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Bronze plaques stolen from schools

One of the seven taken is valued at $4,000, with the others totaling $1,400.

July 21, 2010|By Megan O'Neil, megan.oneil@latimes.com

Thieves have stolen seven bronze plaques, some worth thousands of dollars, from two La Cañada Unified schools during the last three weeks, according to Los Angeles County sheriffs.

Four plaques were stolen from La Cañada High School during the weekend of July 9 to 12, said Det. Brian Tibbett, including one dedicated to former history teacher and football coach Bud Heavner and another dedicated to former softball coach Tom Parker. The total loss was valued at $5,400.

"All the bolts that were attaching these plaques were broken, and the plaques were pried from secure locations," Tibbett said.

Sometime between July 13 and July 16, another bronze plaque, bolted to the wall of a classroom building at La Cañada Elementary School, was stolen. And during the weekend of July 16 to 19, two additional plaques were stolen from the elementary school. One, a 3-by-5-foot donor plaque, was valued at $4,000, Tibbett said.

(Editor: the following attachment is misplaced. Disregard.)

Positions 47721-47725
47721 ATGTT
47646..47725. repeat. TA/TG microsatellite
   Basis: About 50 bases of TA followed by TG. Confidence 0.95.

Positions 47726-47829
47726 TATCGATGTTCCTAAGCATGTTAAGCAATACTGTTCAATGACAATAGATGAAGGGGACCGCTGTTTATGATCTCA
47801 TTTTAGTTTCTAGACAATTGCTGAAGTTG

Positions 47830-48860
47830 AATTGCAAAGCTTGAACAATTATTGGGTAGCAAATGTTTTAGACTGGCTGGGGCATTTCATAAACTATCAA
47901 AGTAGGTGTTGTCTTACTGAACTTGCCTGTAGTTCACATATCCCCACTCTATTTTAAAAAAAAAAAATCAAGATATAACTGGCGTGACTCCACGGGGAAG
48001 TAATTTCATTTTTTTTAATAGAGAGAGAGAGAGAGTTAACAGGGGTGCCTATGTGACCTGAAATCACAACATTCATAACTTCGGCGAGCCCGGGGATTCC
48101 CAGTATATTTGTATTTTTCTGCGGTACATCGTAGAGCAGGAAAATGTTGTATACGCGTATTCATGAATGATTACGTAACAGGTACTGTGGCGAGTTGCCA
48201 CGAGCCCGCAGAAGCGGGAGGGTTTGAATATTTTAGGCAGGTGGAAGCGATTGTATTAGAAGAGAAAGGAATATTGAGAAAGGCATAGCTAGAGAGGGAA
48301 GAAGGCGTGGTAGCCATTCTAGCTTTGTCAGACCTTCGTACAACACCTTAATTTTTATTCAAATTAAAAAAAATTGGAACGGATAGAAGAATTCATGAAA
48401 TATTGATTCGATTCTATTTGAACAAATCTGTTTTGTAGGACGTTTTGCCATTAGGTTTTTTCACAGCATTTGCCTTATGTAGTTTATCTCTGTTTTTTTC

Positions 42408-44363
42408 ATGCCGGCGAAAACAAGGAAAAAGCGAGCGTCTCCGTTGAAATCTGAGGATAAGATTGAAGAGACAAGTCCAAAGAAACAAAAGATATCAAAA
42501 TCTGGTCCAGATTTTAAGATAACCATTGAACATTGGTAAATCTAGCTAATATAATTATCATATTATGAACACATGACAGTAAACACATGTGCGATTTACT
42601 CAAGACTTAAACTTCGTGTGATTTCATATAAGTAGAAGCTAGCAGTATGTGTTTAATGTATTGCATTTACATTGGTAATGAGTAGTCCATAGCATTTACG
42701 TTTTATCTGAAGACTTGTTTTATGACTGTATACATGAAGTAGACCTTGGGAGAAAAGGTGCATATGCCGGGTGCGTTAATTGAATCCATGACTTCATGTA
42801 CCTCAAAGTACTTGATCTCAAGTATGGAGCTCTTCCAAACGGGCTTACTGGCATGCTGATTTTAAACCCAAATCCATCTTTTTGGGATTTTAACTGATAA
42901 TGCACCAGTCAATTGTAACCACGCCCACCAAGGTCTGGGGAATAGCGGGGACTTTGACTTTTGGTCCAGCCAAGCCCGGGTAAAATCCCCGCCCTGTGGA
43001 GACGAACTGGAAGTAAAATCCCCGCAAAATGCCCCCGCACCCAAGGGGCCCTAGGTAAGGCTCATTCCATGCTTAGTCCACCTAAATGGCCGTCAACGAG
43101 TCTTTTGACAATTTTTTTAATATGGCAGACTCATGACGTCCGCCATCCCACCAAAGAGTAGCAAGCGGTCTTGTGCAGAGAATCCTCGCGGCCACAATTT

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The thieves gained access to La Cañada Elementary by cutting a hole in the chain-link fence on the southern end of the school, which runs along Memorial Park, Tibbett said. They also cut a padlock and entered the school's disaster storage container, although nothing was stolen.

Tibbett estimated that bronze is worth between $3 and $5 per pound on the scrap-metal market.

"Anything recyclable they are going to steal," Tibbett said. "It is not a good thing, especially when you are stealing things that mean something to people. These are memorial plaques and dedication plaques, and they mean a lot more than just the cost of making them."

Mike Leininger, assistant superintendent for facilities and operations, said the district is considering installing security cameras to discourage theft.

"The remaining plaques are bolted into the sides of buildings [and] large boulders," Leininger said. "They would be damaged if we took them from their locations. Moving them is really not an option."

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